Skip to main content
Elizabeth Duda's picture

As a mother, I want the best for my children. I try to give them opportunities to live a healthy, happy life. This includes limiting the amount of candies and sweets they eat, and trying to make sure their schools keep student health in mind. 

At the beginning of the year, I share my opinion with my children's teachers, principals and PTA/PTO by writing a respectful letter noting that food treats put students suffering from allergies, obesity, tooth decay, diabetes, pre-diabetes or liver disease at risk. The food giver cannot know if the treat fits into the student's diet that day and many young children do not exercise restraint. Also, when candies and treats are presented by a role model, the student thinks it ok to eat the treat. Since approximately 33% of U.S. children and adolescents are overweight or obese, it’s crucial for parents and schools to work together to fight this trend.

Instead of food treats, teachers can let the student act as special helper, have extra recess, choose the book to read to the class, sit next to the teacher, or have a sticker. I don't make a demand, and I don't want my children to be treated differently from any other students. I am very aware that adults providing the food treats are well meaning.

Related: Moms to Your Stations: Five ways to support healthy schools this year!

I find that teachers respond positively and, since they are still establishing classroom routines, are pleased to know upfront parents' preference. I highly appreciate and respect the teachers, principals and PTA/PTO and want my children, and all students, to have the best, healthiest, in-school experience possible.

As a member of the Eat Smart Move More York County (South Carolina) coalition, I realize how important it is for parents to speak up and promote our children's health. Therefore I include below a sample letter that I wrote to my children's teachers requesting they try to minimize treats and sweets in the classroom.

I hope you find this helpful in creating your own letter to your child(ren)’s teacher.


Dear Insert Teacher Name Here,

My child is very excited to attend your class. Given my children’s good experiences in this school so far, it surely will be a great year with you.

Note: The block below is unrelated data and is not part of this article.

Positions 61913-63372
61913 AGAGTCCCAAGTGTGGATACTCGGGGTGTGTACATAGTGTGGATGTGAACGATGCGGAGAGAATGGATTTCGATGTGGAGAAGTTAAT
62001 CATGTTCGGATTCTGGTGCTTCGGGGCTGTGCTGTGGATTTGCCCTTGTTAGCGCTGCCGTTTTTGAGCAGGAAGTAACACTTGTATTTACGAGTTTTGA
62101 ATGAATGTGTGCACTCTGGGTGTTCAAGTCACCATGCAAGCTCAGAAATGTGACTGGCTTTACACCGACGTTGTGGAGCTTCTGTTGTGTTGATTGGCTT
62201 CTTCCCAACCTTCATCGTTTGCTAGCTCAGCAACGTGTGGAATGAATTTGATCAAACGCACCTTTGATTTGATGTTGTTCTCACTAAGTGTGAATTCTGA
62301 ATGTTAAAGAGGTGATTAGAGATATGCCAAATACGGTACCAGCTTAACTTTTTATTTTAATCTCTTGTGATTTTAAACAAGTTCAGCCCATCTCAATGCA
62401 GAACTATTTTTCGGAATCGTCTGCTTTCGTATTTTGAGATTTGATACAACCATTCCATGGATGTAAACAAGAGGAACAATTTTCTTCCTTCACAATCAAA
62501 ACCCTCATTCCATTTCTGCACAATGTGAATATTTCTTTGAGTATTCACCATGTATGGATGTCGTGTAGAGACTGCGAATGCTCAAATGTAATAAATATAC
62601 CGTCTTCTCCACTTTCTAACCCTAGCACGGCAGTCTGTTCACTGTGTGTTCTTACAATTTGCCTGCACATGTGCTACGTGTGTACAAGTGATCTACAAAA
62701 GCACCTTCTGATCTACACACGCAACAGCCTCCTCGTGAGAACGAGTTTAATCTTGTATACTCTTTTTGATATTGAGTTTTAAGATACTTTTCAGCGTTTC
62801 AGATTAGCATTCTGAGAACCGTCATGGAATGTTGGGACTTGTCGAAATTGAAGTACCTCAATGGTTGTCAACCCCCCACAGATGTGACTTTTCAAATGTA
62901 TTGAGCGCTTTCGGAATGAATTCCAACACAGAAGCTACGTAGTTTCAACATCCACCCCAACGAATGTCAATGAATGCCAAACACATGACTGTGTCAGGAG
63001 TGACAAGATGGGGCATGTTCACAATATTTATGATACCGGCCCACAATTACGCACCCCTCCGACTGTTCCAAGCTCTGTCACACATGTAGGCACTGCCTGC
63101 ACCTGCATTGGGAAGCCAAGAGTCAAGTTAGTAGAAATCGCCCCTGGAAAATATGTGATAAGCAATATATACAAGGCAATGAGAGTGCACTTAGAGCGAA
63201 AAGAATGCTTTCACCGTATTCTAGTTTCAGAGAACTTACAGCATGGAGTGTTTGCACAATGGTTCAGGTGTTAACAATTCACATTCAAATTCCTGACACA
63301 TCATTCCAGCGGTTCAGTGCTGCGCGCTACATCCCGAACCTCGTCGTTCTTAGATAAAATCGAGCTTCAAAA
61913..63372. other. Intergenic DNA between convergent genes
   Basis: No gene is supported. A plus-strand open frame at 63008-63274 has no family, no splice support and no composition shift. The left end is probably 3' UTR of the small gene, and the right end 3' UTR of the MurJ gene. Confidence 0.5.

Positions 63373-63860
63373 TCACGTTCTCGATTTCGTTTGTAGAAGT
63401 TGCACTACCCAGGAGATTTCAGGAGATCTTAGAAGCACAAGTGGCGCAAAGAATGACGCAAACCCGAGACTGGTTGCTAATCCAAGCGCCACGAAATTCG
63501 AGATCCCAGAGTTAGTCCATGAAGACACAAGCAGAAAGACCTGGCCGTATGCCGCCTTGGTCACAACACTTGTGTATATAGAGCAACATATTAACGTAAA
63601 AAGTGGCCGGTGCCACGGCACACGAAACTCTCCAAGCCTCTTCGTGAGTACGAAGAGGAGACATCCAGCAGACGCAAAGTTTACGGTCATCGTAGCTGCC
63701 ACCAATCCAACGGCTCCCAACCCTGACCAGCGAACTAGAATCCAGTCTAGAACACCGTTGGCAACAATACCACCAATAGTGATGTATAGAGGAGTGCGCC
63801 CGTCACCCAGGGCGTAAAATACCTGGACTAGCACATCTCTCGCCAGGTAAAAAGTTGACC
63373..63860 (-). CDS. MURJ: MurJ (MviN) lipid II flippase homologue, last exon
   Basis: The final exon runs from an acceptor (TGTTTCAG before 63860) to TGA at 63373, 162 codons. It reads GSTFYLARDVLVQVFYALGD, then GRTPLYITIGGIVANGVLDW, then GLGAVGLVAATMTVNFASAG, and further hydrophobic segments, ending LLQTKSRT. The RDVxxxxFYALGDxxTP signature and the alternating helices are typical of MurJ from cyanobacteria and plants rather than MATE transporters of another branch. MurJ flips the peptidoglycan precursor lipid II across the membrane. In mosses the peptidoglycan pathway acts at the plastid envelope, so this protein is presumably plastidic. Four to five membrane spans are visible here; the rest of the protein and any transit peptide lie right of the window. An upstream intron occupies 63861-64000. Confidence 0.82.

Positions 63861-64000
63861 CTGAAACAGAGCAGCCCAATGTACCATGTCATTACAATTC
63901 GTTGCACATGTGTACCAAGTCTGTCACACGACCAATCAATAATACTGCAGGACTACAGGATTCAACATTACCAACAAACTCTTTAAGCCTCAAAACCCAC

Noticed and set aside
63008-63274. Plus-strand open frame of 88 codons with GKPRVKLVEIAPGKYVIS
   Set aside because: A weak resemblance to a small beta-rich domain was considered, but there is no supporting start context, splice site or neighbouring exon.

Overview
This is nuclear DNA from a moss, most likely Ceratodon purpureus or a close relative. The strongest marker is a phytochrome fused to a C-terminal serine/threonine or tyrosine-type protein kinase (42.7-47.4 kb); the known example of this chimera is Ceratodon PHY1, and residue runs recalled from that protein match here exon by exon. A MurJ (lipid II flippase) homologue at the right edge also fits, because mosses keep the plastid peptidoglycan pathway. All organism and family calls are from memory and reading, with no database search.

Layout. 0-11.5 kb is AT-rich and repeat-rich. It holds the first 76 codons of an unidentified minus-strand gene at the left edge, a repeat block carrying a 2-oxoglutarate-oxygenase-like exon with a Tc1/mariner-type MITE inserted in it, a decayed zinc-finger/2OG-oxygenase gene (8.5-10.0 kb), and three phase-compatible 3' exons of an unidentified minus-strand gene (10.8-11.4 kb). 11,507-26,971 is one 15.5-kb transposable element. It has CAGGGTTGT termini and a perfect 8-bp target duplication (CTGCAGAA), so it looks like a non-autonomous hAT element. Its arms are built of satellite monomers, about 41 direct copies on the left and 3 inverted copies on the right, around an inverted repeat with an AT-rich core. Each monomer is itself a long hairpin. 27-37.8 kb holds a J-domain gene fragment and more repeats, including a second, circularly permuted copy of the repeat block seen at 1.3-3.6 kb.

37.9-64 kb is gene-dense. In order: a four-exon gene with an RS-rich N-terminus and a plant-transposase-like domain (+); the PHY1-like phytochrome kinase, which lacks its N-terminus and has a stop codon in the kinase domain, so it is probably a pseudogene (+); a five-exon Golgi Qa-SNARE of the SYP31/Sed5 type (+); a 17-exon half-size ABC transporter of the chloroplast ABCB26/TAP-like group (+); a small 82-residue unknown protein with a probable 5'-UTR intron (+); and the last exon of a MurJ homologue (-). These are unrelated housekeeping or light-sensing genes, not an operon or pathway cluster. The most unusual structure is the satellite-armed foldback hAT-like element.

As a caring, teaching professional, I know that you value kids and their health, and recognize that you are a role model to your students. As such, I request your consideration of an important matter which I know may be challenging. I would be grateful if you would try to minimize the amount of sweets distributed to students in your classroom.

I have made similar requests in other places where my children also receive sweets from well-meaning adults. These included dance class, swimming, the ice rink, and karate, and last year at school to teachers, classroom volunteers, the bus driver, and other parents and school staff.  

I cannot ask you to ban candy or treats in your classroom, but I would be grateful if you would try to minimize the amount received – perhaps by discouraging parents from bringing them into your classroom (e.g., encourage a quarterly classroom birthday celebration), and not offering them as rewards. I am open to discussing this with you and appreciate your consideration.

Together we can change the lives of children and lower the approximately 33% obesity/overweight rate in the U.S. among those age 6 to 19 years old.    


Thank you,

Your Name



Let's chat!

Have you ever asked your child's teacher to minimize the amount of sweets distributed in the classroom? How did you broach the topic? Please share in a comment so we can all benefit from your experience!


Photo Credit:

The views and opinions expressed in this post are those of the author(s) and do not necessarily reflect those of strongly encourages our readers to post comments in response to blog posts. We value diversity of opinions and perspectives. Our goals for this space are to be educational, thought-provoking, and respectful. So we actively moderate comments and we reserve the right to edit or remove comments that undermine these goals. Thanks!